I'm in love with the daft punk table: https://www.instructables.com/id/How-to-build-a-Daft-Punk-Table-Replica/?ALLSTEPSI'm actually making a wall hanging rather than a table because theres no room in my studio for another table.The author of that instructable didn't include the microcontroller program or a circuit for the driver board. From the description (and looking at another site) we can tell that it uses a a couple I2C port expanders connected to a transistor array. I have both the PFC port expander and the ULN2803A in my parts box, but I think it can be made cheaper, faster, and expandable.I want to ditch the I2C bus. Why? 1. Its slow (100 or 400 khz), not that more is needed, but what about bigger boards?2. Its bit intensive: each chip update requires a)start signal, b) address byte, c)port setting byte, d)stop signal. That's more than 8 bytes of bits per table update.3. Its expensive: the i2c bus needs 2 pullup resistors, and you have to route Vcc to them on the PCB. I2C peripherals are a bit pricey ($1+ for the PFC i2c port expander). You need a UC with hardware I2C, or write a I2C software routine, etc. 4. Its not expandable beyond the assigned number of I2C addresses. The PFC chips have a limited number of address selections (determined by the state of 3 pins). If all addresses have been used then a second I2C bus would have to be added.These goals can all be accomplished with a handy chip I learned about in lady ada's bike POV instructable, the 74HC(T)595. The 595 is a serial to parallel port expander with 8 output bits. The interface is a simple 3 line affair with serial data/clock lines and a latch that puts the data on the pins. Now the cool part: several can be connected end-to-end so that you can create a chain with hundreds of extra outputs. Bits can be clocked in at up to 20Mhz, so large or multiplexed grids are possible.Why its good:1. Its fast, up to 20 Mhz2. Simple interface - clock in only the bits needed then set the latch. 26 bits, <4 bytes per refresh.3. Its cheap: 0.33 per chip, easy 3 wire interface can be operated with microcontroller, PC parallel port, or even buttons.4. Massively expansion potential, multiple chips can be chained for a disgusting number of outputs.The circuit is pretty basic. It only includes those things needed for the graphics card : I/O expanders, transistor array, connection headers. Power supply and control unit are separate components. The 595 has a 'blank' pin, it seems to reset all the chips to a known state when pulled low. I wanted to make it available for a 'more complete' design, but I also included a jumper so that it can be manually disabled for use in simpler implementations.The 3d is just for fun: the PCB is mostly unrouted.Any comments or suggestions? Has anyone used the 595 before? I've ordered a few to play with, but have not yet used them.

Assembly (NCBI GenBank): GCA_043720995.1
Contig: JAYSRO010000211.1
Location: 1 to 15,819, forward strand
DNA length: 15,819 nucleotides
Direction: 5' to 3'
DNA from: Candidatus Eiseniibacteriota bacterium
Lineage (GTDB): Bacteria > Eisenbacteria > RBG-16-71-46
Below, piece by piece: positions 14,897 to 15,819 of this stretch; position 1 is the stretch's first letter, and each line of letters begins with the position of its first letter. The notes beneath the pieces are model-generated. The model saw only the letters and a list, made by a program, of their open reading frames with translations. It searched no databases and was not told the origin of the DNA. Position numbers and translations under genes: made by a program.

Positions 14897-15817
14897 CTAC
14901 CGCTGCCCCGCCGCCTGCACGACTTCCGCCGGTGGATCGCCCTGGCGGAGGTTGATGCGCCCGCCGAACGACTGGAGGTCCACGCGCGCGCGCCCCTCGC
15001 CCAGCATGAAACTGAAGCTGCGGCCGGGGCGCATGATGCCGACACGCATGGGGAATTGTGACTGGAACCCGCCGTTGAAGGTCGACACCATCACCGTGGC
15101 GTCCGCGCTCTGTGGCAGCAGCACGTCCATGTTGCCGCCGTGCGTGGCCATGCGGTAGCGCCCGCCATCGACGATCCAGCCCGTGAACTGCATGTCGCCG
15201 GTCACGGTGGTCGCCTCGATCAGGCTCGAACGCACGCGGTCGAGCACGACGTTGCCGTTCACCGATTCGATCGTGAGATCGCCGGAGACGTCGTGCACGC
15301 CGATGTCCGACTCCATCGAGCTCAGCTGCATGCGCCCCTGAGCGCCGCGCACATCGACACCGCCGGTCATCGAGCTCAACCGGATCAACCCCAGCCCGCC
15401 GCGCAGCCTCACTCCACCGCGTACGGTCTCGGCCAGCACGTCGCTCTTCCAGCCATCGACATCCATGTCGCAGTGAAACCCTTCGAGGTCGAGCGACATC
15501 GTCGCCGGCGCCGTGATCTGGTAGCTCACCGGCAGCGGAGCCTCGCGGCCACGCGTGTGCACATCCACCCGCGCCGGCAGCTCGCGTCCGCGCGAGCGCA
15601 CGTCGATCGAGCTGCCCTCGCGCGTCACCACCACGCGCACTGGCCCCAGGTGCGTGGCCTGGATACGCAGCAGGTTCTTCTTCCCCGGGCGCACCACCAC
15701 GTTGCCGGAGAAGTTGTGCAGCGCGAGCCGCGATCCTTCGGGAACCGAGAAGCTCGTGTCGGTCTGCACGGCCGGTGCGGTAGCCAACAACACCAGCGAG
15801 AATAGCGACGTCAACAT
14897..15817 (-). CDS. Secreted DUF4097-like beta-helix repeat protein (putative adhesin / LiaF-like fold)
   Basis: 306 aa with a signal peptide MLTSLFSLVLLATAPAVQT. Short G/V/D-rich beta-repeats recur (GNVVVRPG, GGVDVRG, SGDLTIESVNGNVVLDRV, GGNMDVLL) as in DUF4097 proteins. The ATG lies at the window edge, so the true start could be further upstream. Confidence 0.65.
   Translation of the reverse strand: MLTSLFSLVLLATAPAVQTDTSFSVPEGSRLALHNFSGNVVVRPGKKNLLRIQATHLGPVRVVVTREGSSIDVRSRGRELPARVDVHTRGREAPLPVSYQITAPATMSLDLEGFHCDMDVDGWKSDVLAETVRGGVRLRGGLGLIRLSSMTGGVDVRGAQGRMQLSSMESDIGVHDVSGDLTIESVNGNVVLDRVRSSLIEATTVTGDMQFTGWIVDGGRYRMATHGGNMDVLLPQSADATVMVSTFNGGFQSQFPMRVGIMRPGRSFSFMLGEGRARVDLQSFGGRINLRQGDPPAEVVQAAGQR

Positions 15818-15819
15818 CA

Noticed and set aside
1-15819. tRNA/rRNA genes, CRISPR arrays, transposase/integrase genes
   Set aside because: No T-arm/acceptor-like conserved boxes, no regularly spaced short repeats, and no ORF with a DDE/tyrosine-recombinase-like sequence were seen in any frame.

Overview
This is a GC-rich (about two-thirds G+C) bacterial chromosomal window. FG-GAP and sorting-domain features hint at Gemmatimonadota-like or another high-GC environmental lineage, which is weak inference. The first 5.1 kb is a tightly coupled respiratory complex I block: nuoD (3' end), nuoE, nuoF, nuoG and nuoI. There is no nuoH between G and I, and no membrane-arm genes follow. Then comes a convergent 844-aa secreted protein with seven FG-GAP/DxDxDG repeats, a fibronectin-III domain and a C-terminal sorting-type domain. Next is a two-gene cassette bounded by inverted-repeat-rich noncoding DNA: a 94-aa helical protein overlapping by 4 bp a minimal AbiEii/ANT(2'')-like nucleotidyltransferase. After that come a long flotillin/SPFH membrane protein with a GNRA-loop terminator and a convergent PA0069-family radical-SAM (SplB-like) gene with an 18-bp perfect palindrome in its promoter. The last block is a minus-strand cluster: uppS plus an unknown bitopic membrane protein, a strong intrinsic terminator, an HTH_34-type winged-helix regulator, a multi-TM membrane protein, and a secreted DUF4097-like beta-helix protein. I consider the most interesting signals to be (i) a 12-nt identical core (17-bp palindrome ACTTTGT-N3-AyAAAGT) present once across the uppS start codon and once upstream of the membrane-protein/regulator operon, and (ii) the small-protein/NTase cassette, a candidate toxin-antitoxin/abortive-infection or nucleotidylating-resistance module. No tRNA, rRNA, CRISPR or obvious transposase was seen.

Topic by ian | last reply